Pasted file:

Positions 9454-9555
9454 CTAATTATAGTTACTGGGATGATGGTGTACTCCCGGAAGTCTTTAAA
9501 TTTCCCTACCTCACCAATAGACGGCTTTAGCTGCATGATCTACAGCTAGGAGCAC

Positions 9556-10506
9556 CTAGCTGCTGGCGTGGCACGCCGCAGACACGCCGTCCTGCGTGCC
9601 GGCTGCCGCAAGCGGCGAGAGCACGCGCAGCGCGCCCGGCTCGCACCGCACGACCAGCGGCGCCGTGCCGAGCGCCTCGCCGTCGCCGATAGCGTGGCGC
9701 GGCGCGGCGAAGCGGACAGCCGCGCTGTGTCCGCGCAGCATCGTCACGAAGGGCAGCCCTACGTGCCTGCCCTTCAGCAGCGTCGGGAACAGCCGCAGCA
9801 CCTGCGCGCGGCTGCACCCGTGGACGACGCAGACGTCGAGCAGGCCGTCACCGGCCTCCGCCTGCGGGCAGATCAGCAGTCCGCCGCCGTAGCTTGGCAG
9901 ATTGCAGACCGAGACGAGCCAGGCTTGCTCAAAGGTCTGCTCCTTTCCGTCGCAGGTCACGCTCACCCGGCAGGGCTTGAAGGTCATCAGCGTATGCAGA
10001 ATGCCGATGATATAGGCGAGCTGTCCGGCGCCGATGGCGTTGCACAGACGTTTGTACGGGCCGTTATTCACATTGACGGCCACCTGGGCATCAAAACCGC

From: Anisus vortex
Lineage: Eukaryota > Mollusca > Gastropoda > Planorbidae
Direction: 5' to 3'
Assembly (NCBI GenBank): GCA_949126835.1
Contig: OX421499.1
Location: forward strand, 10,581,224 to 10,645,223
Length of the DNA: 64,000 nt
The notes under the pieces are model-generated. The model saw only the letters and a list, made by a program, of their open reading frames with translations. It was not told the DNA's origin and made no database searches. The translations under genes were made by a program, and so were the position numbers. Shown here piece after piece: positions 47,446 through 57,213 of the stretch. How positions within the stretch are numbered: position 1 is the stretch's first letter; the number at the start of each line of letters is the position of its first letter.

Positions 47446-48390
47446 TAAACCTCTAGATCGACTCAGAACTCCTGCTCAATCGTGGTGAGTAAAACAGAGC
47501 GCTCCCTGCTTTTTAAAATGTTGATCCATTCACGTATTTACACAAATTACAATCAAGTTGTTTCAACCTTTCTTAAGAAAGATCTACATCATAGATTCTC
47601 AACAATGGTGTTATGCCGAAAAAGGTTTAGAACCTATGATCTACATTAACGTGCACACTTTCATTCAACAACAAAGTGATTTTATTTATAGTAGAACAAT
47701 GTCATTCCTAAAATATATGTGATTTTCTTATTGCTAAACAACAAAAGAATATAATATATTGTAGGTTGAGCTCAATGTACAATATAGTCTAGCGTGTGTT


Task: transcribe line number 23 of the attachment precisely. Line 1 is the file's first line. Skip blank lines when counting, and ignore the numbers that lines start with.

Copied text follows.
47701 GTCATTCCTAAAATATATGTGATTTTCTTATTGCTAAACAACAAAAGAATATAATATATTGTAGGTTGAGCTCAATGTACAATATAGTCTAGCGTGTGTT